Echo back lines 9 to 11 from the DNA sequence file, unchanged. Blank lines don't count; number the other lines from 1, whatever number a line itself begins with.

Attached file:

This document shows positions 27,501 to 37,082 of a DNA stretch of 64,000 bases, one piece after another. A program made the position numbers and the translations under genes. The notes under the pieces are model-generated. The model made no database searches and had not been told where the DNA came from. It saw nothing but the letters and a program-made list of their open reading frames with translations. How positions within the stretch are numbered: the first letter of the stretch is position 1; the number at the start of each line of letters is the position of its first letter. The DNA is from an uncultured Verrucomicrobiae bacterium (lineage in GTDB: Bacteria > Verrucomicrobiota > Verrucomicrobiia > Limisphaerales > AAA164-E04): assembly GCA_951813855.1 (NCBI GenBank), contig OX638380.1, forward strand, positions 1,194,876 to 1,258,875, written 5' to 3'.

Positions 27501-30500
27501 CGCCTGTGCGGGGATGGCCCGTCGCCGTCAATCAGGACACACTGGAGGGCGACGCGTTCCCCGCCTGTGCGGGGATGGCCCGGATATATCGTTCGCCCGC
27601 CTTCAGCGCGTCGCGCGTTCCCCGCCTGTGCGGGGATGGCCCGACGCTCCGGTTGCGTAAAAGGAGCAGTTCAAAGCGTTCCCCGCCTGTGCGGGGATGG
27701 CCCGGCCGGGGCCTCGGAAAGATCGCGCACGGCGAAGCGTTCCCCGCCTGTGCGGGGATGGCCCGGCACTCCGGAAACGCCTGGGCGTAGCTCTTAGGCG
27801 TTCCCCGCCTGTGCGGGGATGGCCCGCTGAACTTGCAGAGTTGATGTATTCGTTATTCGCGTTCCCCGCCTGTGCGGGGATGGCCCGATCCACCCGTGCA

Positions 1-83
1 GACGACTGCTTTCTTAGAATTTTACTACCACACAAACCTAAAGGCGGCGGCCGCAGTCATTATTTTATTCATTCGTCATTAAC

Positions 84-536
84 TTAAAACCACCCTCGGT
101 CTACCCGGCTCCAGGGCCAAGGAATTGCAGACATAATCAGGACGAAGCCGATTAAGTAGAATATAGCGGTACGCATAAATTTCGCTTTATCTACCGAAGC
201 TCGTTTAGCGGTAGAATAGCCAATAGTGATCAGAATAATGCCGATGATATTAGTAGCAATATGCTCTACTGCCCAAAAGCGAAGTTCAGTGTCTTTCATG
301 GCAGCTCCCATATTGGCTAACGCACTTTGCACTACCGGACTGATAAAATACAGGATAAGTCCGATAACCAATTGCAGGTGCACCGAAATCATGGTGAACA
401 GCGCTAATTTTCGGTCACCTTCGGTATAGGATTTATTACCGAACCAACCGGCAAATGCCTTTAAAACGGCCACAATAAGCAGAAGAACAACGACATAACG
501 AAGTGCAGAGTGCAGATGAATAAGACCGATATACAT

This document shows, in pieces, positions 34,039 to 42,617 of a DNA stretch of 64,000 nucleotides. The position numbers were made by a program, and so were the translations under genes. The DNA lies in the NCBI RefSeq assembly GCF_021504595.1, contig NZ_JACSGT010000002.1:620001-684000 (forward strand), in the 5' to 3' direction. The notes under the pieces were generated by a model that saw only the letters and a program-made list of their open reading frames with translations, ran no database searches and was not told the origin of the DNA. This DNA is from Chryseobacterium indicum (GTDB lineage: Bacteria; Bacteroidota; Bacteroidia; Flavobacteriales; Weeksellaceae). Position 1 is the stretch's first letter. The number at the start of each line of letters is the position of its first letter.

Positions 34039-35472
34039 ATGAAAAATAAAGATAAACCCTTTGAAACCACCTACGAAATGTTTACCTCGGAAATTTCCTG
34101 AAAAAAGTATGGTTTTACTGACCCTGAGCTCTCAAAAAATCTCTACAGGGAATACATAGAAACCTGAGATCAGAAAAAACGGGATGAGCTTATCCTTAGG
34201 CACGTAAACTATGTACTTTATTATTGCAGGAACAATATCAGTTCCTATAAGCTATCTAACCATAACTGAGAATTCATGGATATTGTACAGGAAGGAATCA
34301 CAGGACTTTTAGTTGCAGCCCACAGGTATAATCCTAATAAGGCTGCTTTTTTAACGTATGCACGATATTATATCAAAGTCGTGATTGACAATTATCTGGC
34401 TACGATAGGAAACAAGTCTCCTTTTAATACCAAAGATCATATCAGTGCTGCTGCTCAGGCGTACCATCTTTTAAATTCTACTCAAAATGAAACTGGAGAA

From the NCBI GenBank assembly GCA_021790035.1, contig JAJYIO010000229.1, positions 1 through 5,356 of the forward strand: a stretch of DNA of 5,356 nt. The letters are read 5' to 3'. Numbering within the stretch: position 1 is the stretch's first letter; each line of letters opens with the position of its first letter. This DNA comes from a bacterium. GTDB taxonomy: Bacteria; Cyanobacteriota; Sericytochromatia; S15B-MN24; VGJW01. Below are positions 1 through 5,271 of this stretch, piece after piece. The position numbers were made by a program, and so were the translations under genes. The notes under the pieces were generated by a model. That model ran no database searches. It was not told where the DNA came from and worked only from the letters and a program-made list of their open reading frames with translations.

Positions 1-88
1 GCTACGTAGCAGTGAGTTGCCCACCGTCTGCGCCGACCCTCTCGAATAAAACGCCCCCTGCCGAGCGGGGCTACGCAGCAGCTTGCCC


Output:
Positions 84-536
84 TTAAAACCACCCTCGGT
101 CTACCCGGCTCCAGGGCCAAGGAATTGCAGACATAATCAGGACGAAGCCGATTAAGTAGAATATAGCGGTACGCATAAATTTCGCTTTATCTACCGAAGC